A few Honorable Mentions: Aubrie Sellers - Sit Here & Cry; Tim McGraw - Humble & Kind; Thomas Rhett - Die A Happy Man

5 - It Don't Hurt Like it Used To by Billy Currington

Billy Currington doesn't reinvent the breakup/heartbreak song. Indeed there are two better released just this year. What he does do is exquisitely move through a break. It simply tells the complexity of what the break-up did to him. Moving from tearing him up inside & working through it in the first verse, to him attempting to move on in the second, then reconciling that it's a constant yin and yang by the third. It's not an intricate song. It's not a subtle song. But it doesn't have to be. He's just laying it bare. It's fascinating.

4 - Parachute by Chris Stapleton

I don't think anyone, Stapleton included, will accuse this of being his best written song, nor his best song on Traveler. But Stapleton's impassioned vocal performance on the track sells this wonderful song of being there for a person you love. That speaks to the power of the vocalist on a song. Give a well written song to a mediocre performer, and you can have a modest hit. Give an OK song to dynamite performer like Stapleton, and you've got magic. And let's face it, Stapleton on an off day is still streets ahead.

3 - Vice by Miranda Lambert

What's unfortunate about this year for Miranda is that all eyes were on her artistic output following her 2015 divorce from husband Blake Shelton. Shelton beat her to the charts with his not-as-clever-as-he-thinks-it-is ode to the break-up (which, for the record, he didn't write) "She's Got A Way With Words." But it was Miranda's owning up to her problems and issues and ultimately her self-destruction of the relationship that made for the best art. Country music is at its best when its speaking from the heart, and few do that better than Miranda. I hate to dwell on the gossip surrounding the art, but when that's where the songs come from, it can't be ignored.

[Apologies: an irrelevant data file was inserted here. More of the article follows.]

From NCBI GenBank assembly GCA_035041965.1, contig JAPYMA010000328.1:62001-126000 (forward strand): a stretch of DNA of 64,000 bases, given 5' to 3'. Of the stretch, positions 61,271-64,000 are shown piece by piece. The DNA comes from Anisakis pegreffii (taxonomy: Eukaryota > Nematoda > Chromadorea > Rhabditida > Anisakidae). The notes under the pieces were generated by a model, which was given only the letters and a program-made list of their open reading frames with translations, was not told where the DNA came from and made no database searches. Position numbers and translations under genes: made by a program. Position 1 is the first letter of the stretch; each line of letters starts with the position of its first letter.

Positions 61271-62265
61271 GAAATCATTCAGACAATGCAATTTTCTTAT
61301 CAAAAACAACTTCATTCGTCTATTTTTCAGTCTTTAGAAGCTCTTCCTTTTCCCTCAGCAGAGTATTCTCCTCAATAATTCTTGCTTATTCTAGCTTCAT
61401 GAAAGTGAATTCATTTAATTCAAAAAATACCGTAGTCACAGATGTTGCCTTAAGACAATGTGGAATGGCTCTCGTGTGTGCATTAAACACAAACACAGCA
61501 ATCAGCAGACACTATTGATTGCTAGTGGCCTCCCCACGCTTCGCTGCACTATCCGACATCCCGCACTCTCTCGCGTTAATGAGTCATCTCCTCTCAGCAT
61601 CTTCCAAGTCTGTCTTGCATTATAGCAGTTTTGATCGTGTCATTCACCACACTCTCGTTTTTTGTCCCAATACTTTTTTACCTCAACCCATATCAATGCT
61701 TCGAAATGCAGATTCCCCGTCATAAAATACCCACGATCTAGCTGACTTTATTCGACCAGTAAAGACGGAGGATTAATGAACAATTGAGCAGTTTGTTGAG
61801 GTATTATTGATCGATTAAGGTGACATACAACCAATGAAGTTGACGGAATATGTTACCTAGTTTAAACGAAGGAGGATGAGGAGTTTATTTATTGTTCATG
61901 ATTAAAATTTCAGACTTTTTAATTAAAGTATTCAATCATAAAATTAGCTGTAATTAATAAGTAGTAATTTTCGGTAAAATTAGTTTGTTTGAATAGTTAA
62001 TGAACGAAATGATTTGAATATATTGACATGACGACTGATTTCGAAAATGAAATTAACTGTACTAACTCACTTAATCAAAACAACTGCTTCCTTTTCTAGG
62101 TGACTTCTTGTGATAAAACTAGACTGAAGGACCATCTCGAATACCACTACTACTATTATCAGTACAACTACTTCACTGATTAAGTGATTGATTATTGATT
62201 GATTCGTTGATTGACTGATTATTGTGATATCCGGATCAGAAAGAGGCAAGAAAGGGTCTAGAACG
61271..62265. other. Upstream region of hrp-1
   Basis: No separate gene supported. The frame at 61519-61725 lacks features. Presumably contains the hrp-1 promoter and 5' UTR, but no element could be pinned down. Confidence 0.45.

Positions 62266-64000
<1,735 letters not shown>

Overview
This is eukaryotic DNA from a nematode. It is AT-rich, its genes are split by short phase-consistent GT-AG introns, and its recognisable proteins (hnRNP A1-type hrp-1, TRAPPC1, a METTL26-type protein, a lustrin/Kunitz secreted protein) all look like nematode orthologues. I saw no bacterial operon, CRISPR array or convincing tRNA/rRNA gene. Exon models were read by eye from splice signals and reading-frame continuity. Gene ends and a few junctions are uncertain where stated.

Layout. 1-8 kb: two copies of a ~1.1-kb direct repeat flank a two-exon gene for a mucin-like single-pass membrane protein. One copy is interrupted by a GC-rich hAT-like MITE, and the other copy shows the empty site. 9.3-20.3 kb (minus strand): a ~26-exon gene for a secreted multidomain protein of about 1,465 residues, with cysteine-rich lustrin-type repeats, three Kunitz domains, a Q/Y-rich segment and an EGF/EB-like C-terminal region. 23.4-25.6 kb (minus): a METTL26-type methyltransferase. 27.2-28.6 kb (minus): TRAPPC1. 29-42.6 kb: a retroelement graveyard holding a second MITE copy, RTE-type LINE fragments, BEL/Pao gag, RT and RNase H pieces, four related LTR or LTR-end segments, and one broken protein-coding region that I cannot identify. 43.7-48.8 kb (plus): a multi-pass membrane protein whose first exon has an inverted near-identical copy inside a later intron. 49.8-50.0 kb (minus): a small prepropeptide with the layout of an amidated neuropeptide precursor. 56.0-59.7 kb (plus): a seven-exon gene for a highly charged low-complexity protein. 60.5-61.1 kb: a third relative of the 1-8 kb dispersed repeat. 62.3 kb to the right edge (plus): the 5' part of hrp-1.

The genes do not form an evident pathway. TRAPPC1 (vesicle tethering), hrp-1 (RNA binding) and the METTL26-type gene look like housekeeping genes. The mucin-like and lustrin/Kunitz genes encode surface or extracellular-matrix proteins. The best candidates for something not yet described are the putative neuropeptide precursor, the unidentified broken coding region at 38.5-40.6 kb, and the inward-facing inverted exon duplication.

2 - My Church by Maren Morris

What attracted me to this song was Morris' lyrics of finding solace and sanctuary in the things that bring her joy. I have many a time gone on that aimless drive with the windows down and the volume cranked just to clear my head. The forests of Upper Michigan, the mountains of Southern California, the rolling hills of Eastern Kansas they've all been "my church." My sanctuary. We've all been there. Morris was able to tap into that feeling better than almost anyone else this year. I say almost because...

1 - Record Year by Eric Church

While a drive to clear the head is all well and good, I've spent far more time retreating into music and movies over the course of my life than I have cruising aimlessly. Gas is expensive. What Church speaks to, in "Record Year" is the mantra of musicians and music aficionados: "Music is there for you." If you have a good day, music's there for you. If you're having a rough day, the music's there for you. If you're going through a rough patch with work or family or friends or relationships... music is there for you. I can't count the times I've spun some Pink Floyd or Leonard Cohen or Warren Zevon or Dwight Yoakam to work through something. Or not even to work through something. Sometimes you just have to sit with it to clear your head.